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2vgb

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2vgb, resolution 2.73Å ()
Ligands: , , ,
Activity: Pyruvate kinase, with EC number 2.7.1.40
Related: 1liy, 1liu, 1liw, 1lix
Resources: FirstGlance, OCA, RCSB, PDBsum
Coordinates: save as pdb, mmCIF, xml


Contents

HUMAN ERYTHROCYTE PYRUVATE KINASE

Publication Abstract from PubMed

Deficiency of human erythrocyte isozyme (RPK) is, together with glucose-6-phosphate dehydrogenase deficiency, the most common cause of the nonspherocytic hemolytic anemia. To provide a molecular framework to the disease, we have solved the 2.7 A resolution crystal structure of human RPK in complex with fructose 1,6-bisphosphate, the allosteric activator, and phosphoglycolate, a substrate analogue, and we have functionally and structurally characterized eight mutants (G332S, G364D, T384M, D390N, R479H, R486W, R504L, and R532W) found in RPK-deficient patients. The mutations target distinct regions of RPK structure, including domain interfaces and catalytic and allosteric sites. The mutations affect to a different extent thermostability, catalytic efficiency, and regulatory properties. These studies are the first to correlate the clinical symptoms with the molecular properties of the mutant enzymes. Mutations greatly impairing thermostability and/or activity are associated with severe anemia. Some mutant proteins exhibit moderate changes in the kinetic parameters, which are sufficient to cause mild to severe anemia, underlining the crucial role of RPK for erythrocyte metabolism. Prediction of the effects of mutations is difficult because there is no relation between the nature and location of the replaced amino acid and the type of molecular perturbation. Characterization of mutant proteins may serve as a valuable tool to assist with diagnosis and genetic counseling.

Structure and function of human erythrocyte pyruvate kinase. Molecular basis of nonspherocytic hemolytic anemia., Valentini G, Chiarelli LR, Fortin R, Dolzan M, Galizzi A, Abraham DJ, Wang C, Bianchi P, Zanella A, Mattevi A, J Biol Chem. 2002 Jun 28;277(26):23807-14. Epub 2002 Apr 17. PMID:11960989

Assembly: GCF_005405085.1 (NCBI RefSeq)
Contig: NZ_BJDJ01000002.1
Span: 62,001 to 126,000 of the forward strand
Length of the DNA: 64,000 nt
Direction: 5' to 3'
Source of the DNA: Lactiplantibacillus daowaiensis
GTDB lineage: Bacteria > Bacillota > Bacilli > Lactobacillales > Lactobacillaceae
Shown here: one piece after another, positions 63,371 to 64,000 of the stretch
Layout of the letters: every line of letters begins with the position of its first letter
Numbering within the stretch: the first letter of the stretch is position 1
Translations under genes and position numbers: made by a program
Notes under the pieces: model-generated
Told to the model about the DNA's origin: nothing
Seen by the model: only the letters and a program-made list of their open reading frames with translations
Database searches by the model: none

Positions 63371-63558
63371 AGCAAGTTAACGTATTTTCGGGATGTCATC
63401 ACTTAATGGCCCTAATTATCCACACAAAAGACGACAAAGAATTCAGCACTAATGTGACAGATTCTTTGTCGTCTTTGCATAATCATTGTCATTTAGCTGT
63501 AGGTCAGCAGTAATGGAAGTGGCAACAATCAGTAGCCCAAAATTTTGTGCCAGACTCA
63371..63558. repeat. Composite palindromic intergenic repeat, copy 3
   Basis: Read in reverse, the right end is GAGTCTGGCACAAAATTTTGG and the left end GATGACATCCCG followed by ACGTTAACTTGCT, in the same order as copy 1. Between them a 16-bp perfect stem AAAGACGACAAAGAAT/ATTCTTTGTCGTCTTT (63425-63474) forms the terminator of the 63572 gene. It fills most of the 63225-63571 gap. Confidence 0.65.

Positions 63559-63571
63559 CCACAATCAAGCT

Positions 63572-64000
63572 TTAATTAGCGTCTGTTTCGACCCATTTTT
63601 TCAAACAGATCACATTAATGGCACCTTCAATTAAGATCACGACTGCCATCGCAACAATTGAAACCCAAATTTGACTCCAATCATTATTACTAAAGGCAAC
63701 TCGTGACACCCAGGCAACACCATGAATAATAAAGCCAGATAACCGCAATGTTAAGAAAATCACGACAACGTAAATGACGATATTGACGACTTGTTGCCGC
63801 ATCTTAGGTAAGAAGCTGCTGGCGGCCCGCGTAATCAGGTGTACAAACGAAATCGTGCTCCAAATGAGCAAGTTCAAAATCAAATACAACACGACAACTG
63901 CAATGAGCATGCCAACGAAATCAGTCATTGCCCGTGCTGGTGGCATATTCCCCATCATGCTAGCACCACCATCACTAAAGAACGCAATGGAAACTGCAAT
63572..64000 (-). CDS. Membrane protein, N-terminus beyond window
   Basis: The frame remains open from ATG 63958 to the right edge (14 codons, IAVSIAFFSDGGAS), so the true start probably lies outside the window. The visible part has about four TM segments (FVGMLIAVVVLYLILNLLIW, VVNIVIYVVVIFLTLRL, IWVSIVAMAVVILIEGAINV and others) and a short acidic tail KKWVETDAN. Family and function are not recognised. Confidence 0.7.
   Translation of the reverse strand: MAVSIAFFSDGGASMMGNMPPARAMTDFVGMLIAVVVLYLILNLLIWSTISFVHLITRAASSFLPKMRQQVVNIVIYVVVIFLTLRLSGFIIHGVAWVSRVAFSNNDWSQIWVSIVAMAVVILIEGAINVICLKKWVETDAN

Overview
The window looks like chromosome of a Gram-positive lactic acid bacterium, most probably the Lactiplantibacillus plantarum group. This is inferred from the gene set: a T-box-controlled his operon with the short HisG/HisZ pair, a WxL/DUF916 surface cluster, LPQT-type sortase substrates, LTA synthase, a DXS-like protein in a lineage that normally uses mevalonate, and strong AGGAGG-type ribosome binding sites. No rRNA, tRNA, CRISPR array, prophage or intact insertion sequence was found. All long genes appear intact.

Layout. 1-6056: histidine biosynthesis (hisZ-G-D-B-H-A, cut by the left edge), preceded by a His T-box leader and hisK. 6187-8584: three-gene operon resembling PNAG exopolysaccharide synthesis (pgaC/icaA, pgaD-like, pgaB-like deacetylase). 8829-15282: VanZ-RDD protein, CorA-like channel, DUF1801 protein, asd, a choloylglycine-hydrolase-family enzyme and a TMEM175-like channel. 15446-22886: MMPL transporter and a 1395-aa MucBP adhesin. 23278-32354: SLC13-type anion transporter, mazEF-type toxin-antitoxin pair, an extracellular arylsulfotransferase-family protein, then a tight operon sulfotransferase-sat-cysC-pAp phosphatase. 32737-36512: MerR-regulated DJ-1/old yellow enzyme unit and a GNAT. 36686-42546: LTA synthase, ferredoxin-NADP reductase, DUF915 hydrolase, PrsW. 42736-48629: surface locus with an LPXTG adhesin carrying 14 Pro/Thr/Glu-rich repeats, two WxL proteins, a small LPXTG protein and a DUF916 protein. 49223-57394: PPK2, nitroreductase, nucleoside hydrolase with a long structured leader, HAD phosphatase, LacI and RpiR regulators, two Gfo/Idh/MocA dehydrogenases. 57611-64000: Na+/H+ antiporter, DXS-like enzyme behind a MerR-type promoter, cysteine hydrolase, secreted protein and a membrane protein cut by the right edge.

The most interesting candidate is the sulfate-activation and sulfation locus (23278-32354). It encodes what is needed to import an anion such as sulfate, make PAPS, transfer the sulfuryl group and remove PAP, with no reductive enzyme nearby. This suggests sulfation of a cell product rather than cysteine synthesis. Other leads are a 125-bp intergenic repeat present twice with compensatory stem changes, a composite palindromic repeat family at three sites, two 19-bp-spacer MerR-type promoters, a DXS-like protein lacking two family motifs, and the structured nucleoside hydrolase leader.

From MEDLINE®/PubMed®, a database of the U.S. National Library of Medicine.

Disease

[KPYR_HUMAN] Defects in PKLR are the cause of pyruvate kinase hyperactivity (PKHYP) [MIM:102900]; also known as high red cell ATP syndrome. This autosomal dominant phenotype is characterized by increase of red blood cell ATP.[1] Defects in PKLR are the cause of pyruvate kinase deficiency of red cells (PKRD) [MIM:266200]. A frequent cause of hereditary non-spherocytic hemolytic anemia. Clinically, pyruvate kinase-deficient patients suffer from a highly variable degree of chronic hemolysis, ranging from severe neonatal jaundice and fatal anemia at birth, severe transfusion-dependent chronic hemolysis, moderate hemolysis with exacerbation during infection, to a fully compensated hemolysis without apparent anemia.

Function

[KPYR_HUMAN] Plays a key role in glycolysis (By similarity).

About this Structure

2vgb is a 4 chain structure with sequence from Homo sapiens. This structure supersedes the now removed PDB entry 1liu. Full crystallographic information is available from OCA.

See Also

Reference

  • Valentini G, Chiarelli LR, Fortin R, Dolzan M, Galizzi A, Abraham DJ, Wang C, Bianchi P, Zanella A, Mattevi A. Structure and function of human erythrocyte pyruvate kinase. Molecular basis of nonspherocytic hemolytic anemia. J Biol Chem. 2002 Jun 28;277(26):23807-14. Epub 2002 Apr 17. PMID:11960989 doi:10.1074/jbc.M202107200
  1. Beutler E, Westwood B, van Zwieten R, Roos D. G-->T transition at cDNA nt 110 (K37Q) in the PKLR (pyruvate kinase) gene is the molecular basis of a case of hereditary increase of red blood cell ATP. Hum Mutat. 1997;9(3):282-5. PMID:9090535 doi:<282::AID-HUMU13>3.0.CO;2-Z 10.1002/(SICI)1098-1004(1997)9:3<282::AID-HUMU13>3.0.CO;2-Z

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